Shortly after the arrival of the aircraft, the then governor of Sokoto State, Col. Yakubu Muazu, clearly acting on a script, summoned Sultan Ibrahim Dasuki, alongside the commissioner of police and director of SSS, to an “emergency meeting” in the Government House.
Moments after Sultan left his palace to attend the “emergency meeting”, with a coterie of aides and array of palace courtiers, a detachment of mobile policemen took over the palace.
On reaching the military administor’s office, all the aides were waylaid and locked in a hall, while the Sultan’s briefcase (containing his hypertension drugs) was seized, and his flowing coat (alkyabba) stripped.
Before he could protest, the bewildered Sultan, then 70, was led into the military administrator’s office.
After a brief meeting, which saw to the end of his eight-year rule, the Sultan was ushered out of the governor’s office by the then Commissioner of Police, Abubakar Tsav and led by armed policemen into a waiting grey-coloured Peugeot 505.
The vehicle zoomed off toward the airport around 1:30pm, from where he was taken to Yola, and later on to Zing in Taraba State.
Dasuki was subsequently accused by the military government of unauthorised travels, interference in government affairs, invitation of foreign dignitaries without permission, the lack of respect for government, misappropriation of funds, among others.
There have been different accounts on why the late Sultan was deposed by the Abacha regime. While some attributed his ouster to the implication of some of his companies in the fraud unraveled in the financial sector by Abacha’s Failed Banks Tribunal, others believed Dasuki’s alleged “interference and lack of respect for Abacha” cost him the most influential throne in Northern Nigeria.
But an equally deposed traditional ruler, the Emir of Gwandu, Mustapha Jokolo, had a different belief expressed in a 2006 interview with the Sun newspaper.
“Aliyu Dasuki, his (the late Sultan Dasuki’s) nephew and son-in-law who is married to his daughter was classmate to General Abacha in Kano,” Jokolo said.
“I don’t know whether primary or secondary. They were classmates and friends. It was Abacha who introduced Aliyu to General Babangida. And through him, Aliyu was getting contracts, military contracts. He was a businessman. Now, Aliyu was very close to Abacha.
“Only God knows what went on between the two of them. So, any business that was going on, Aliyu was the front. So, Aliyu became sick, terminal illness, he eventually died. Abacha came to claim that there was some money that Aliyu was keeping for him in a Swiss account. Sultan Dasuki was then the Sultan of Sokoto. Sultan Dasuki told him that if it was true that he had any money with Aliyu, he should swear to an oath, then he would arrange for them to get the money. That is the Qu’aranic injunction, that if a person dies and you want to make any claim out of his possession, you have to swear an oath. Sultan Dasuki was justified in that.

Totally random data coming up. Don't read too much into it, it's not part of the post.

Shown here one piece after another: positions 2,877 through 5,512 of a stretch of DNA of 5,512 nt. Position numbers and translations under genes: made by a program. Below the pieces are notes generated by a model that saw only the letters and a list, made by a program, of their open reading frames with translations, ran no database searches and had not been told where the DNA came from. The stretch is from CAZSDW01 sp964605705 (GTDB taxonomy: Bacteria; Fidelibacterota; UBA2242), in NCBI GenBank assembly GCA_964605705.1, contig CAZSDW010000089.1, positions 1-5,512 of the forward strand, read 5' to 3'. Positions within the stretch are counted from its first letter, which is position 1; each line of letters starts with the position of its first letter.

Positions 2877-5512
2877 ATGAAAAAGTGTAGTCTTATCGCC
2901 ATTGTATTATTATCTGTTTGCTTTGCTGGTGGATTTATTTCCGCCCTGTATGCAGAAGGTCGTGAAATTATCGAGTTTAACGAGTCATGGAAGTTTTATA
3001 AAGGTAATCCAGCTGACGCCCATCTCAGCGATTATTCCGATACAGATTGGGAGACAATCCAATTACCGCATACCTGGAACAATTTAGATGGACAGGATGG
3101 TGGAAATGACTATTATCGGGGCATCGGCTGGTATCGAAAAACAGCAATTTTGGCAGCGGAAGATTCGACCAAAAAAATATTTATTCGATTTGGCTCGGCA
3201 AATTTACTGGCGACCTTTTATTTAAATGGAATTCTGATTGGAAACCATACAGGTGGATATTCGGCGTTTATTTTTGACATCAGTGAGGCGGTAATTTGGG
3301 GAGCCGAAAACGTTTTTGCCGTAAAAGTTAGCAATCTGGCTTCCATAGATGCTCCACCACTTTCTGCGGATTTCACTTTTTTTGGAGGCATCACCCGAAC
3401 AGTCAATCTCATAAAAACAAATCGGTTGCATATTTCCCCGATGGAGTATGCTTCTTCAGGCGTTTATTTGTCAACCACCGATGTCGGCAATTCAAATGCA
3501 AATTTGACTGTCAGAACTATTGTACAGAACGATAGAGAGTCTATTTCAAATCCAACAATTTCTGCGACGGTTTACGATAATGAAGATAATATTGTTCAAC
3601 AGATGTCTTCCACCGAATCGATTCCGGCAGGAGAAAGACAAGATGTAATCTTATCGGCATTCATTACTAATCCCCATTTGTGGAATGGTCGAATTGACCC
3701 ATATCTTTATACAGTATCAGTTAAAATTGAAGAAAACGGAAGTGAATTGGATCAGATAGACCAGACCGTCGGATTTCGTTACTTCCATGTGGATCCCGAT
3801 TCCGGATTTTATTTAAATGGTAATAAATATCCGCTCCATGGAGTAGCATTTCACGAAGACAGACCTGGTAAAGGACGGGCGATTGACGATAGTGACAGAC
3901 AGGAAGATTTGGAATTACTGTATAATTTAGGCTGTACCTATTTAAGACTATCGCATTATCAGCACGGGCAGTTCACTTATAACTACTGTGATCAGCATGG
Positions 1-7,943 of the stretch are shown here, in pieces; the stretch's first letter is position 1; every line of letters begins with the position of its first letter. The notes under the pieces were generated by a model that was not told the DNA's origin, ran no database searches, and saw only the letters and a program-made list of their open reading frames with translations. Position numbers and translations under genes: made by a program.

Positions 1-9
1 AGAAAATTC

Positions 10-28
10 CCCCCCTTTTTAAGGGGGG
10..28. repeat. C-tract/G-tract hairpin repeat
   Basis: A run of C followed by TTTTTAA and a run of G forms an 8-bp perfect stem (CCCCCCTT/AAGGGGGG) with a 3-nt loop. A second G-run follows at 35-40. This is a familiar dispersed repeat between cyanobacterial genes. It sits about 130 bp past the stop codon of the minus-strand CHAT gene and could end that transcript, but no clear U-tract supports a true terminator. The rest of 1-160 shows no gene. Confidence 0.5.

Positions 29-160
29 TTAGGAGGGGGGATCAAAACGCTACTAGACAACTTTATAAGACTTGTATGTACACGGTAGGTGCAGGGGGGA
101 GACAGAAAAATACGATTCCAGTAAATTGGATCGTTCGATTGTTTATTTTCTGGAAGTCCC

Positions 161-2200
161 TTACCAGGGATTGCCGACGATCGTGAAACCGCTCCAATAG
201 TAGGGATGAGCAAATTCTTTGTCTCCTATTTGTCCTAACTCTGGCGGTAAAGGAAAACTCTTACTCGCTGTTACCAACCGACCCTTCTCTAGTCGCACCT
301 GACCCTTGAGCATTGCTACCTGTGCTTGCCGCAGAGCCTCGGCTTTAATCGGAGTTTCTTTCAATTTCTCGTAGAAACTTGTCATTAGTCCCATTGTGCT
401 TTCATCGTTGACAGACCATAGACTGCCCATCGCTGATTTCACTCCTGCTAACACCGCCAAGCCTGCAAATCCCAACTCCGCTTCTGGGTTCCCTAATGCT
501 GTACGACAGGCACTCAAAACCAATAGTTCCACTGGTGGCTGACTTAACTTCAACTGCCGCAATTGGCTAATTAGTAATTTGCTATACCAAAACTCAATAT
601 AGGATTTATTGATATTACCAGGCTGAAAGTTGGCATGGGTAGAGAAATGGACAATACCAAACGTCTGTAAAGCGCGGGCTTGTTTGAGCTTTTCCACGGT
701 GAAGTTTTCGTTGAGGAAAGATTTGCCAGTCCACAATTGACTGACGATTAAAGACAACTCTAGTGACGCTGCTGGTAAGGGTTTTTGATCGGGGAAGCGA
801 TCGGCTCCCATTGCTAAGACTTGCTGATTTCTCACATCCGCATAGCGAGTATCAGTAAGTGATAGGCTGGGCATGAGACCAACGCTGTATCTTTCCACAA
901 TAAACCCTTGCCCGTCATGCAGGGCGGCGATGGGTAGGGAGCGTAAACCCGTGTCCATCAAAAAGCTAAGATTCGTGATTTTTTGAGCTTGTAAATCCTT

“But Abacha felt this was business between two friends which was an illegal business which did not require oath. They did not swear to any oath because it violates the Qu’aranic injunction. If you did business, you should record it in writing, but they did not. There was no evidence for Sultan Dasuki to give this money to Abacha.”
After his banishment to Zing in Taraba State, the late Sultan was kept incommunicado in a three bedroom bungalow for months without access to his family. He remained there until the military regime of Abdulsalami Abubakar set him free after the death of Abacha.
Born on December 31, 1923, in Dogon Daji village of Sokoto, Dasuki had early Quranic and elementary school education in this village. He rose to become the private secretary to the late Premier Sir Ahmadu Bello, the Resident Officer of Jos Province, a diplomat, permanent secretary and later after retirement, a business tycoon with a wide network of friends within and outside the country.
The emergence of Dasuki as the 18th Sultan of Sokoto after the death of Sultan Abubakar III on November 1, 1988 came as a rude shock to the people of Sokoto State and sparked violent riots in the seat of the caliphate. This, perhaps, was largely because his predecessor had many brothers, 52 children, and dozens of direct cousins who were closer to the succession line than he was.
According to a chapter dedicated to Sultan Dasuki in a book titled Sultans of Sokoto: Biographical History Since 1804, the succession battle was largely fought among six contenders, although over 20 princes qualified to vie for the throne. Late Dasuki emerged the favoured, beating Almustafa Attahiru, Muazu Lamido, Muhammadu Maccido, Muhammadu Zayyanu and Shehu Malami.
After the tension that greeted his ascension died down and several peace meetings with the ruling houses of Abdullahi and Aliyu, Dasuki’s coronation ceremony took place on March 15, 1990.
Dasuki’s reign from 1988 to 1996, saw to sweeping changes and remodelling of the architectural design of the Sultanate. Perhaps because of his wealth and influence, Dasuki rose from a relatively obscure ruling house of Buhari to become one of the most powerful Sultans in the history of Sokoto Caliphate.
Aged 93, Dasuki died on Monday in Abuja after a protracted illness.
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